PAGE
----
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Reading: A Social Contractarian Perspective on the Catalan Demand for Independence

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A Social Contractarian Perspective on the Catalan Demand for Independence

Authors:

Rory Gillis ,

The London School of Economics and Political Science, GB
About Rory
LSE UPR 2017/8 Research Team
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Eponine Howarth,

The London School of Economics and Political Science, GB
About Eponine
LSE UPR 2017/8 Research Team
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Chloe Liu,

The London School of Economics and Political Science, GB
About Chloe
LSE UPR 2017/8 Research Team
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Ludovico Picciotto,

The London School of Economics and Political Science, GB
About Ludovico
LSE UPR 2017/8 Research Team
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Facundo Rodriguez

The London School of Economics and Political Science, GB
About Facundo
LSE UPR 2017/8 Research Team
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Abstract

The Social Contract addresses the legitimacy of the authority of the state over individuals: ‘It purports to define the terms on which that society is to be governed: the people have made a contract with their ruler which determines their relations with him’ (J. W. Gough 1936).

Accordingly, the Constitution of a State acts as ‘a body of fundamental principles or established precedents according to which a state or other organisation is acknowledged to be governed’ (Oxford Dictionary 2017). The legal manifestation of the contract, as a body of laws, defines the basic rights of citizens, alongside the powers of different entities of the state.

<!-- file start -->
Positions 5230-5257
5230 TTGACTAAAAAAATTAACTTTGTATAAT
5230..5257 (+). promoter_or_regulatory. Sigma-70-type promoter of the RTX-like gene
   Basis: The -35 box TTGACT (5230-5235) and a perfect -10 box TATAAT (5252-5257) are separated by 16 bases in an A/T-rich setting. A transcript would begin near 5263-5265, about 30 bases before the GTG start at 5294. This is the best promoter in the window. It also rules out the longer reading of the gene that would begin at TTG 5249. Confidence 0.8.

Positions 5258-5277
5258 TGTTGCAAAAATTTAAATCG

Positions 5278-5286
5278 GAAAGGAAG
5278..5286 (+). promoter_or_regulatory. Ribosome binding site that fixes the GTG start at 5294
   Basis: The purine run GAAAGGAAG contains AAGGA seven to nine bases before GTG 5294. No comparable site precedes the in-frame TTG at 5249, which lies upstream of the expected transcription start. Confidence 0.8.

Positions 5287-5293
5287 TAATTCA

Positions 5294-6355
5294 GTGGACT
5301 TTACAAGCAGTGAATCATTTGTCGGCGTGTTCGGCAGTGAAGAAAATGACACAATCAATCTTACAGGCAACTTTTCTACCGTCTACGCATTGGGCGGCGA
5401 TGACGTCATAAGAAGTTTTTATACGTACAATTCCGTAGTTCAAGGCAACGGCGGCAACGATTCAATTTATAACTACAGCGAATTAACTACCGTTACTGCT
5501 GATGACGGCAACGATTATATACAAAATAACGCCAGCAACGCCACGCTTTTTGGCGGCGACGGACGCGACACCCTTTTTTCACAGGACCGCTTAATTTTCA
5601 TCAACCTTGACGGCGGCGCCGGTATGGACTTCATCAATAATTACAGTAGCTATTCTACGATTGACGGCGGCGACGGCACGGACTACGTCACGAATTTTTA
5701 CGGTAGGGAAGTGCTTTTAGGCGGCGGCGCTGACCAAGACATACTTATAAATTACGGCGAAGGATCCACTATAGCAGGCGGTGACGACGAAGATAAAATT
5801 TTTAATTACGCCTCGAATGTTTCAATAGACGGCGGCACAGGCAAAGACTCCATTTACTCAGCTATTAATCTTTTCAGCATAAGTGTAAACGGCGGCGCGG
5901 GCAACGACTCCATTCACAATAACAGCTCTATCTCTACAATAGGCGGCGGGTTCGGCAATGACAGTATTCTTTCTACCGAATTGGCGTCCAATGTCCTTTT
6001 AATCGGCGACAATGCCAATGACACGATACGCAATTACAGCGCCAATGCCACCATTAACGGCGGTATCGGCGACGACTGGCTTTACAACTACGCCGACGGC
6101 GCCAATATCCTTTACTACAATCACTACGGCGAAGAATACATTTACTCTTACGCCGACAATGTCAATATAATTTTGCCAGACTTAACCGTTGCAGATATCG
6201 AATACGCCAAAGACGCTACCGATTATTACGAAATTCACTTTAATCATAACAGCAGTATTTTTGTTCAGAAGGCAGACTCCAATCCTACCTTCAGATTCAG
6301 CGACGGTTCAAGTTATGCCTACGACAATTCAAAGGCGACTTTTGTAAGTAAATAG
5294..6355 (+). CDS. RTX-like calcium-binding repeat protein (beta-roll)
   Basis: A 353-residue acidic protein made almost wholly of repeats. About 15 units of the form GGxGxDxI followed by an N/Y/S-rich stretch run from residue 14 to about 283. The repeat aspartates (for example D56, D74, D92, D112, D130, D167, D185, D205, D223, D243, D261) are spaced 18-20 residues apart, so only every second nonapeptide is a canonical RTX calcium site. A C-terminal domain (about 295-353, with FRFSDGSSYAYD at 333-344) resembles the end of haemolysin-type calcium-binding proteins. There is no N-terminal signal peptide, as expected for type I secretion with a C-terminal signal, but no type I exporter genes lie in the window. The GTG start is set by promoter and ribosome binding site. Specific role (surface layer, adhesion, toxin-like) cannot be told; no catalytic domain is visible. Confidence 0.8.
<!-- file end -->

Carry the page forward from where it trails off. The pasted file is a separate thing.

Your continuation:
After the death of dictator Francisco Franco in 1975, the promulgation of the Spanish Constitution in 1978 marked the culmination of the transition to liberal democracy. In 2017, Catalonia held an illegal referendum on independence, demanding secession, while Section 2 of the Spanish Constitution stipulates that ‘the Constitution is based on the indissoluble unity of the Spanish Nation, the common and indivisible homeland of all Spaniards’. Under what conditions, if any, can Catalonia legitimately demand secession?

This paper uses the complexity and diversity of conceptualisations of the Social Contract by three foundational Social Contract authors: Thomas Hobbes, John Locke and Jean-Jacques Rousseau, to examine justifications for secession in the case of Catalonia. The application of the underlying philosophical principles on Catalonia provides a unique insight in this regard.

How to Cite: Gillis, R., Howarth, E., Liu, C., Picciotto, L. and Rodriguez, F., 2019. A Social Contractarian Perspective on the Catalan Demand for Independence. LSE Undergraduate Political Review, 2, pp.92–115.
Published on 25 Jun 2019.
Peer Reviewed

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